I’ll be blunt: White bread is terrible, especially whatever kind my wife Roberta happens to buy for herself.
“It’s basically just air,” our daughter Pam correctly noted.
With the pickin’s pretty slim here the other day — as in, we were out of my two primary bread products: Costco bagels and Oroweat’s honey wheat berry bread — I made myself a grilled cheese sandwich with some of that laughable white bread.
I favor the triple-decker grilled cheese — three pieces of bread — and no joke, those three slices I used on that sandwich each compressed to about the thickness of a communion wafer; had I not made the sandwich myself, I don’t think I could’ve believed it contained a product that had been marketed and sold as bread.
Oroweat’s honey wheat berry, on the other hand, can best be described as substantial — it seems to have originated with something that was actually grown on a farm. Has a great texture and is fairly filling. My only real beefs with it are a) it’s sort of expensive as far as bread goes, but then you get what you pay for, and b) its packaging includes a second bag, one that’s tightly wrapped around the loaf and just seems completely unnecessary, not to mention sort of hassle to deal with.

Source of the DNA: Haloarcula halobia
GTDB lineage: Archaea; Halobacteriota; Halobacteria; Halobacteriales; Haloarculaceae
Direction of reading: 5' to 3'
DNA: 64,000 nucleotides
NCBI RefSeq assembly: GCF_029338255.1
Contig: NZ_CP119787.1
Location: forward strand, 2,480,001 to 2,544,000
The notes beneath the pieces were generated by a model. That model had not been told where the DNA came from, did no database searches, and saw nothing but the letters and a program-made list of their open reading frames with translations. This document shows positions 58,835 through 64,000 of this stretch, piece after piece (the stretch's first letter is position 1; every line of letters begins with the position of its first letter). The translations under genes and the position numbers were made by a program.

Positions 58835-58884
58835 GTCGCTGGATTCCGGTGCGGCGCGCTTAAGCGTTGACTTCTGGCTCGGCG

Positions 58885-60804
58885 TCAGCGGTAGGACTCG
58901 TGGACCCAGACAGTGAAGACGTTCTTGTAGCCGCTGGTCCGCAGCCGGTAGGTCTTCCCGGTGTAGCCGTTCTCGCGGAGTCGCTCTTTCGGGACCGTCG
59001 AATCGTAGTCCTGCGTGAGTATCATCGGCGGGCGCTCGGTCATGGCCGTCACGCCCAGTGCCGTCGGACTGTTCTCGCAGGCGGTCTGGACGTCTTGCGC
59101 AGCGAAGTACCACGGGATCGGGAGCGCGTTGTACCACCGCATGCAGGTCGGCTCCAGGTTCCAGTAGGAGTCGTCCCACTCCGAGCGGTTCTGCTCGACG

As for Costco’s bagels, I currently favor the sesame seed type, mainly because they’re the ones that aren’t being overbaked these days; I have also eaten the plain, the whole wheat and the cheese varieties, but they’ve tended toward excessively brown in recent months. Just can’t really handle semi-burned bagels.
Also on the subject of this particular store’s bagels, why can’t Costco use a bread fastener on its bagel bags instead of that goofy tape that’s really hard to get off?
I mean, am I missing something here? Does Costco know something every other bread-products maker, seller and consumer doesn’t?